Girls help their mothers with the household duties.

Boys help their fathers and uncles on the land.

Children are quiet and respectful around old people.

Children leave the room when a visitor comes.

Children cannot play outside the home on Sunday.

Older children look after younger children.

Never tell lies.

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Resource 4: Role play on community relationships

   Teacher resource for planning or adapting to use with pupils

Here are some ideas for role plays you can do with your pupils. They are just ideas to get you started. Can you think of more relevant situations for your own community and pupils? If so, write your own role plays or adapt the ones below.

You can stop each story where we have left it and ask the pupils to make up their own endings. This way, the pupils can work in groups and come up with different solutions to the problems. Or you can write your own ending to the story to make any points you wish.

Gana meets the chief

Gana had a problem with his neighbour who kept letting his goats into Gana’s garden where they would eat all his vegetables. It had happened many times. Gana tried to talk to his neighbour but he would not listen. His neighbour used to be very friendly, but lately he was often in the beer parlour and did not care much about his house or his friends.

Gana decided to go to the chief to ask for some advice. …

Mr Ekene the storekeeper

Mr Ekene has a small store that sells food and household items. His store is a great help to the women in the village as it saves them walking so far to the next town. Mr Ekene is the proud owner of a refrigerator and a generator. Now he can also sell cold things, like cool drinks and milk – even meat. The young people like to come to his shop to buy cola. One day, Mr Ekene found that while he had been busy serving one boy with some sweets, two other boys opened his fridge and stole two bottles of cola. He was very upset and he decided to ….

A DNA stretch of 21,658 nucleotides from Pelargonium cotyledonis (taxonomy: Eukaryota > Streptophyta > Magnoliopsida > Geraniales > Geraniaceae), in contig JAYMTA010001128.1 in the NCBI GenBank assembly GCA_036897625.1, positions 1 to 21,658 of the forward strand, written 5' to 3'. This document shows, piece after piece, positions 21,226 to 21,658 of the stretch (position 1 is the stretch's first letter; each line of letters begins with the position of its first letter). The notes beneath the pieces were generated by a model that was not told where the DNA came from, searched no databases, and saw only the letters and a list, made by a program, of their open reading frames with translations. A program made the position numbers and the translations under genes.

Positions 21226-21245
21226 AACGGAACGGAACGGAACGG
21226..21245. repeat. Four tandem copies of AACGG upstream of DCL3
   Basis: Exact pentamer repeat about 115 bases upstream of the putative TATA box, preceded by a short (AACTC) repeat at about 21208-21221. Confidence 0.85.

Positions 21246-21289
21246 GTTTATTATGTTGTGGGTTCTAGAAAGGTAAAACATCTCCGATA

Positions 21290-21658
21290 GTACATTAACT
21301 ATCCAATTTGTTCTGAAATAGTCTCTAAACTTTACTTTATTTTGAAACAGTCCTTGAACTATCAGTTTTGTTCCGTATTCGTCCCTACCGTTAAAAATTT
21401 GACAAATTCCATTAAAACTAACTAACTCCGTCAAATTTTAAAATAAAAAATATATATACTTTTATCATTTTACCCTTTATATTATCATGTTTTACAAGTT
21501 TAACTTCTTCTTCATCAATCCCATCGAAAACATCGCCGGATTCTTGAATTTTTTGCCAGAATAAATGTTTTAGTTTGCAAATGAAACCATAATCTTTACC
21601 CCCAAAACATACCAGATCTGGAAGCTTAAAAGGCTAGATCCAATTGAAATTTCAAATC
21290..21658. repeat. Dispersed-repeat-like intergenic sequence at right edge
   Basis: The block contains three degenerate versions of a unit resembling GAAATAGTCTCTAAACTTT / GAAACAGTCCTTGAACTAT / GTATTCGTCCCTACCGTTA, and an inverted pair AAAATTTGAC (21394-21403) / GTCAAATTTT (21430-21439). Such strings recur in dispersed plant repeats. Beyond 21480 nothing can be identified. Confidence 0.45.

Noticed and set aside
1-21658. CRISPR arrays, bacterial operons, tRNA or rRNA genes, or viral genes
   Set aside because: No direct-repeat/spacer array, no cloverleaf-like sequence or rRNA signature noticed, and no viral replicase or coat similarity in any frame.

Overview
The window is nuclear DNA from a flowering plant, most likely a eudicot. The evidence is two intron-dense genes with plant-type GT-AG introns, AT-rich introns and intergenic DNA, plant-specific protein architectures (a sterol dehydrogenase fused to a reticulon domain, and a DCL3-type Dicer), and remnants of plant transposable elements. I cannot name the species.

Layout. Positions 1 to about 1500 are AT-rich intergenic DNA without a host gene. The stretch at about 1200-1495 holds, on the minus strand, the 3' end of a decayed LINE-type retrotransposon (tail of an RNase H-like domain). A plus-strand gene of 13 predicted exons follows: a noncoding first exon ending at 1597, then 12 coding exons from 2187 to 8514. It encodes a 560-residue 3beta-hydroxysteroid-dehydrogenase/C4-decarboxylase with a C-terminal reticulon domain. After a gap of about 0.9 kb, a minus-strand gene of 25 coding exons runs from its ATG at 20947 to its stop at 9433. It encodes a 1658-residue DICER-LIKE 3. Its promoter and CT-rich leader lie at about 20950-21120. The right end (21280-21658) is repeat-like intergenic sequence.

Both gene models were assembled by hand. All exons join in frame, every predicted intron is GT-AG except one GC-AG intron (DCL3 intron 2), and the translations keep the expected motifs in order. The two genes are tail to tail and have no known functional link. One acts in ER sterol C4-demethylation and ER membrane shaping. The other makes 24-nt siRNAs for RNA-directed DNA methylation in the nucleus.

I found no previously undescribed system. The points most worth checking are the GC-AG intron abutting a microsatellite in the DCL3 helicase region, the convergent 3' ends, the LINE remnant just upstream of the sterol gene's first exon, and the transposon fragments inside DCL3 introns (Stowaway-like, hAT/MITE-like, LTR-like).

Nwafor and his grandfather

Nwafor’s grandfather is very old – he is 92! He lives with Nwafor and his three sisters and his mother and his aunt and her baby. Most of the time grandfather stays in his room or on his special chair outside the front door under the shade of the mango tree. He is often grumpy and complains about the noise the children make. Nwafor’s mother tells him they must look after grandfather as he is the head of their household. He has his old age pension from the government, which helps to buy their food. Nwafor is quite scared of him and prefers to let his sisters look after grandfather.

One day, his sisters are all out fetching water and mother tells Nwafor he must take grandfather his evening meal. Nwafor is very worried. He takes the food and then ….

Resource 5: Intercultural communities

   Background information / subject knowledge for teacher

As you help your pupils define their communities, be it their family, village or school, it is very important that they also learn to respect people’s different opinions and beliefs.

Remind pupils that they are all individuals from different homes and families. For example, they might not all speak the same home language or mother tongue. Their parents may have different occupations: some may be labourers; others farmers; a few may be traders, nurses etc.

But also highlight the fact that they are all members of the same community, with a common interest. Because of this, they should respect the views of other people in that community.